… ..The economy was just beginning to recover this year after slowing to 2.9 percent in 2014, with growth pegged at a better-than-expected 4.8 percent in the first quarter. Concern about economic hardship was a major motivation behind Erdogan’s move to ease tensions with Russia, Egypt and Israel in June. He has even hinted at backing down from his demand that Syrian President Bashar al-Assad must go as a precondition for peace.

While the quick suppression of the coup meant economic policy hasn’t shifted, the attempted takeover and the harsh response have hurt investor confidence.

Fitch and Standard & Poor’s – two of the leading credit-rating agencies – downgraded their views of the Turkish economy, while Moody’s has left its rating unchanged so far. The Turkish lira plunged as much as six percent in the days after the coup but has since recovered.

Key risks for the economy

Nevertheless, investors remain cautious and have adopted a wait-and-see attitude to get a better idea of how far the political purges will go and how they will affect the business community.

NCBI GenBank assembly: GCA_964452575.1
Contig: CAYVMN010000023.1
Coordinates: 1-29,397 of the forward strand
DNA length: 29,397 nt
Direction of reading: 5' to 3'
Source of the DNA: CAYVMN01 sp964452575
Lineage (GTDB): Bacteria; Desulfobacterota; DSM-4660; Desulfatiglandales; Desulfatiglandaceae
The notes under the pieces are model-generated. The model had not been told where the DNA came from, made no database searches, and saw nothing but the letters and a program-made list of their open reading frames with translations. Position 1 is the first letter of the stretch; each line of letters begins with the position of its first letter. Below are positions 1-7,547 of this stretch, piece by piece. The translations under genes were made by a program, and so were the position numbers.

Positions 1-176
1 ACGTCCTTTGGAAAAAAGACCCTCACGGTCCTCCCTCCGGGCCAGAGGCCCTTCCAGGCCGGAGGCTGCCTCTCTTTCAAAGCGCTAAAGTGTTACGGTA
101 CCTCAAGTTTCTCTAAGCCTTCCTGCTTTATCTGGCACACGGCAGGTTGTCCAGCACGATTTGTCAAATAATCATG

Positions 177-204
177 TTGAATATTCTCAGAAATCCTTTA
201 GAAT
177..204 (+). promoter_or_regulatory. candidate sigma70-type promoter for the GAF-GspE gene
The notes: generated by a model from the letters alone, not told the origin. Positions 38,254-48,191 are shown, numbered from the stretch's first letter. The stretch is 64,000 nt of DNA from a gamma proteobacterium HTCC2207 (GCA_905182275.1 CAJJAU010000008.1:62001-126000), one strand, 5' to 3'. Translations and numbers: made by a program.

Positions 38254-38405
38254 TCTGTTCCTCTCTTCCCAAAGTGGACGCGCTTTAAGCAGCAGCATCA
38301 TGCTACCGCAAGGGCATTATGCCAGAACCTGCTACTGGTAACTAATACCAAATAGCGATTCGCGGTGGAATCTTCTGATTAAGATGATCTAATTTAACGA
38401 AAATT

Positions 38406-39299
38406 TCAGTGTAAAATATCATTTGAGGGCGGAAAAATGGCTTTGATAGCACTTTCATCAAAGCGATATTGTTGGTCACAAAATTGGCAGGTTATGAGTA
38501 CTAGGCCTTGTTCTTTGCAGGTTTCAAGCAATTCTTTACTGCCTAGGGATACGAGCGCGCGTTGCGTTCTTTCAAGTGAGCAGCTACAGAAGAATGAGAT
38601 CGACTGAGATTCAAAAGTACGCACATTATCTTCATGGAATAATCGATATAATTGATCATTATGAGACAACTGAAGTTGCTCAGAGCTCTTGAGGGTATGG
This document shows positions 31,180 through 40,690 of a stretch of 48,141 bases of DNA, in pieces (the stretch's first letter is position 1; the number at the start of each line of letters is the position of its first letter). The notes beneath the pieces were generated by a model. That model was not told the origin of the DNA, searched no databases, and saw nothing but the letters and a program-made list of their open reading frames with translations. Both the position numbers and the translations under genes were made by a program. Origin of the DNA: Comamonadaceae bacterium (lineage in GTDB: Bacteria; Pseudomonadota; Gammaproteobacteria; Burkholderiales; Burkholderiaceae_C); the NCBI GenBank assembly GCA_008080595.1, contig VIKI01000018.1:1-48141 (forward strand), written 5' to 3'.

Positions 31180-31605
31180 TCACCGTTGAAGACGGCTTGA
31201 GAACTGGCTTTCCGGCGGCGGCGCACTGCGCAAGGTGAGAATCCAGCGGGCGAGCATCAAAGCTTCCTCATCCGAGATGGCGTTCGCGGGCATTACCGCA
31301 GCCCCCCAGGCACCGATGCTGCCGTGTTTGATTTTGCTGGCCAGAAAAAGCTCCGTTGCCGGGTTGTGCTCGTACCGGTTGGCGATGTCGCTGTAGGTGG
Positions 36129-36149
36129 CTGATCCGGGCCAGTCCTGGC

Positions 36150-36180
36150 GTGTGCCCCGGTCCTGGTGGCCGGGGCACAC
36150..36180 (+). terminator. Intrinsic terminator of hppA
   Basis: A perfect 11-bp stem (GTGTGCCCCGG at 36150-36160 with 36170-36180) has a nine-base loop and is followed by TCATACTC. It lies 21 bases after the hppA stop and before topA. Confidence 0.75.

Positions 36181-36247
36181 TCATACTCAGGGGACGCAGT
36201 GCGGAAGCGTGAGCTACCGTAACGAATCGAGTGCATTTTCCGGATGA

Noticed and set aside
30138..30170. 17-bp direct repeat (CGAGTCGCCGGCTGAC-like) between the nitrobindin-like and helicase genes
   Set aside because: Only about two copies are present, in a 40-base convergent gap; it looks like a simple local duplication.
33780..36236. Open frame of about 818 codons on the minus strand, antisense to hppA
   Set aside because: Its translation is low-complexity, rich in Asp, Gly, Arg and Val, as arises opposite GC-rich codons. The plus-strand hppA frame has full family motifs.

Here are a few of the key risks they’ll be following closely to see how Erdogan’s response will affect the economy’s long-term outlook.

First, a widespread purge that reaches into the hundreds of thousands might cause a political backlash and social instability. The remarkable support of opposition parties for the AKP government after the coup might come to an end, while the forced resignation of a large number of university presidents and deans could lead to student unrest.  ……

For full article go to: https://theconversation.com/how-will-turkeys-failed-coup-and-massive-purge-affect-its-economic-future-62947


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